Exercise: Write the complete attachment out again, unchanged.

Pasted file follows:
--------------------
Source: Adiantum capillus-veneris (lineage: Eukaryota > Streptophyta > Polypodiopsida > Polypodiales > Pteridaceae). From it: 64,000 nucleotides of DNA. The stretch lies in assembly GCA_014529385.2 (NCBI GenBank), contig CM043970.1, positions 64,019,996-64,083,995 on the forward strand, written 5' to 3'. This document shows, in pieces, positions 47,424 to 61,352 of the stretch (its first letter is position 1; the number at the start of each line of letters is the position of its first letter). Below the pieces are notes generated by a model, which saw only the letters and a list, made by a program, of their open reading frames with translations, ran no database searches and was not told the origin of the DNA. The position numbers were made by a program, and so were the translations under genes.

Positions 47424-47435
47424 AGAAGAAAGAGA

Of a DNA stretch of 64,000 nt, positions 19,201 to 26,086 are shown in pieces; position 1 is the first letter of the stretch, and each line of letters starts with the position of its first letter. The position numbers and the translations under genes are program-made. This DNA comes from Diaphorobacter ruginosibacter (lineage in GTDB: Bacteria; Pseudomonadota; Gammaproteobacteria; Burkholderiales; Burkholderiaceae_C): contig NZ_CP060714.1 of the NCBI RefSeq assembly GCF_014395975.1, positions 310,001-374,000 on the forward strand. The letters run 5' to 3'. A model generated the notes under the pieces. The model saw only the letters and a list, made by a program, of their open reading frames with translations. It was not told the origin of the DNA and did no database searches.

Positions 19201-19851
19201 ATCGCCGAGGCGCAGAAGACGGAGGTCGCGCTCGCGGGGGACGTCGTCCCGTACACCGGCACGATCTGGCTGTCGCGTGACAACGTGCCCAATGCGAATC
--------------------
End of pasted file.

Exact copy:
Source: Adiantum capillus-veneris (lineage: Eukaryota > Streptophyta > Polypodiopsida > Polypodiales > Pteridaceae). From it: 64,000 nucleotides of DNA. The stretch lies in assembly GCA_014529385.2 (NCBI GenBank), contig CM043970.1, positions 64,019,996-64,083,995 on the forward strand, written 5' to 3'. This document shows, in pieces, positions 47,424 to 61,352 of the stretch (its first letter is position 1; the number at the start of each line of letters is the position of its first letter). Below the pieces are notes generated by a model, which saw only the letters and a list, made by a program, of their open reading frames with translations, ran no database searches and was not told the origin of the DNA. The position numbers were made by a program, and so were the translations under genes.

Positions 47424-47435
47424 AGAAGAAAGAGA

Of a DNA stretch of 64,000 nt, positions 19,201 to 26,086 are shown in pieces; position 1 is the first letter of the stretch, and each line of letters starts with the position of its first letter. The position numbers and the translations under genes are program-made. This DNA comes from Diaphorobacter ruginosibacter (lineage in GTDB: Bacteria; Pseudomonadota; Gammaproteobacteria; Burkholderiales; Burkholderiaceae_C): contig NZ_CP060714.1 of the NCBI RefSeq assembly GCF_014395975.1, positions 310,001-374,000 on the forward strand. The letters run 5' to 3'. A model generated the notes under the pieces. The model saw only the letters and a list, made by a program, of their open reading frames with translations. It was not told the origin of the DNA and did no database searches.

Positions 19201-19851
19201 ATCGCCGAGGCGCAGAAGACGGAGGTCGCGCTCGCGGGGGACGTCGTCCCGTACACCGGCACGATCTGGCTGTCGCGTGACAACGTGCCCAATGCGAATC